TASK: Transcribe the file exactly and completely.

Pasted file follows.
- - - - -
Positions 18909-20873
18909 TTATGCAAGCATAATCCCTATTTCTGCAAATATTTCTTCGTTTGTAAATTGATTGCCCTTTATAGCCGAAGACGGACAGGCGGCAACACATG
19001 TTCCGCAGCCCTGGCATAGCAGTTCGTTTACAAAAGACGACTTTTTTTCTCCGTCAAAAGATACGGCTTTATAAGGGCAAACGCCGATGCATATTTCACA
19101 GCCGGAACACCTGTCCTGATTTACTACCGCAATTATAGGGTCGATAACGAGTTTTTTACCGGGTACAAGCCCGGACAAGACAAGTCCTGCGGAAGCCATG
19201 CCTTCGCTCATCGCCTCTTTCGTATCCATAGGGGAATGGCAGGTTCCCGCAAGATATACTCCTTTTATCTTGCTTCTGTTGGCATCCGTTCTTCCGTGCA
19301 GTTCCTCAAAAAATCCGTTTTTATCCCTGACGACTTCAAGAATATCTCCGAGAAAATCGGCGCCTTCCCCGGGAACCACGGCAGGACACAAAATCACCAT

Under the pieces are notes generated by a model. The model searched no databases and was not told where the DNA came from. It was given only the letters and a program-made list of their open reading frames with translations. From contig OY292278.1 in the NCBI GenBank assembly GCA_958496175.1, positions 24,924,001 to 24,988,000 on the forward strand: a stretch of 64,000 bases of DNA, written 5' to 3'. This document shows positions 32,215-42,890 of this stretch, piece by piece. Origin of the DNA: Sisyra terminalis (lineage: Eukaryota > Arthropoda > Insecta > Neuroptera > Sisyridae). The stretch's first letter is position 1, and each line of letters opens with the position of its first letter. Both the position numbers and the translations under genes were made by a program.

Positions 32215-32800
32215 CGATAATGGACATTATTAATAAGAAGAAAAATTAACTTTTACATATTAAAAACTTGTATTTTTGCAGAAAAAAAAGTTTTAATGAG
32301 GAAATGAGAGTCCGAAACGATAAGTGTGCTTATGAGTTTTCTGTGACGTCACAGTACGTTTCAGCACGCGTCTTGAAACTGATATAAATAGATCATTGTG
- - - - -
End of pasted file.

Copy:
Positions 18909-20873
18909 TTATGCAAGCATAATCCCTATTTCTGCAAATATTTCTTCGTTTGTAAATTGATTGCCCTTTATAGCCGAAGACGGACAGGCGGCAACACATG
19001 TTCCGCAGCCCTGGCATAGCAGTTCGTTTACAAAAGACGACTTTTTTTCTCCGTCAAAAGATACGGCTTTATAAGGGCAAACGCCGATGCATATTTCACA
19101 GCCGGAACACCTGTCCTGATTTACTACCGCAATTATAGGGTCGATAACGAGTTTTTTACCGGGTACAAGCCCGGACAAGACAAGTCCTGCGGAAGCCATG
19201 CCTTCGCTCATCGCCTCTTTCGTATCCATAGGGGAATGGCAGGTTCCCGCAAGATATACTCCTTTTATCTTGCTTCTGTTGGCATCCGTTCTTCCGTGCA
19301 GTTCCTCAAAAAATCCGTTTTTATCCCTGACGACTTCAAGAATATCTCCGAGAAAATCGGCGCCTTCCCCGGGAACCACGGCAGGACACAAAATCACCAT

Under the pieces are notes generated by a model. The model searched no databases and was not told where the DNA came from. It was given only the letters and a program-made list of their open reading frames with translations. From contig OY292278.1 in the NCBI GenBank assembly GCA_958496175.1, positions 24,924,001 to 24,988,000 on the forward strand: a stretch of 64,000 bases of DNA, written 5' to 3'. This document shows positions 32,215-42,890 of this stretch, piece by piece. Origin of the DNA: Sisyra terminalis (lineage: Eukaryota > Arthropoda > Insecta > Neuroptera > Sisyridae). The stretch's first letter is position 1, and each line of letters opens with the position of its first letter. Both the position numbers and the translations under genes were made by a program.

Positions 32215-32800
32215 CGATAATGGACATTATTAATAAGAAGAAAAATTAACTTTTACATATTAAAAACTTGTATTTTTGCAGAAAAAAAAGTTTTAATGAG
32301 GAAATGAGAGTCCGAAACGATAAGTGTGCTTATGAGTTTTCTGTGACGTCACAGTACGTTTCAGCACGCGTCTTGAAACTGATATAAATAGATCATTGTG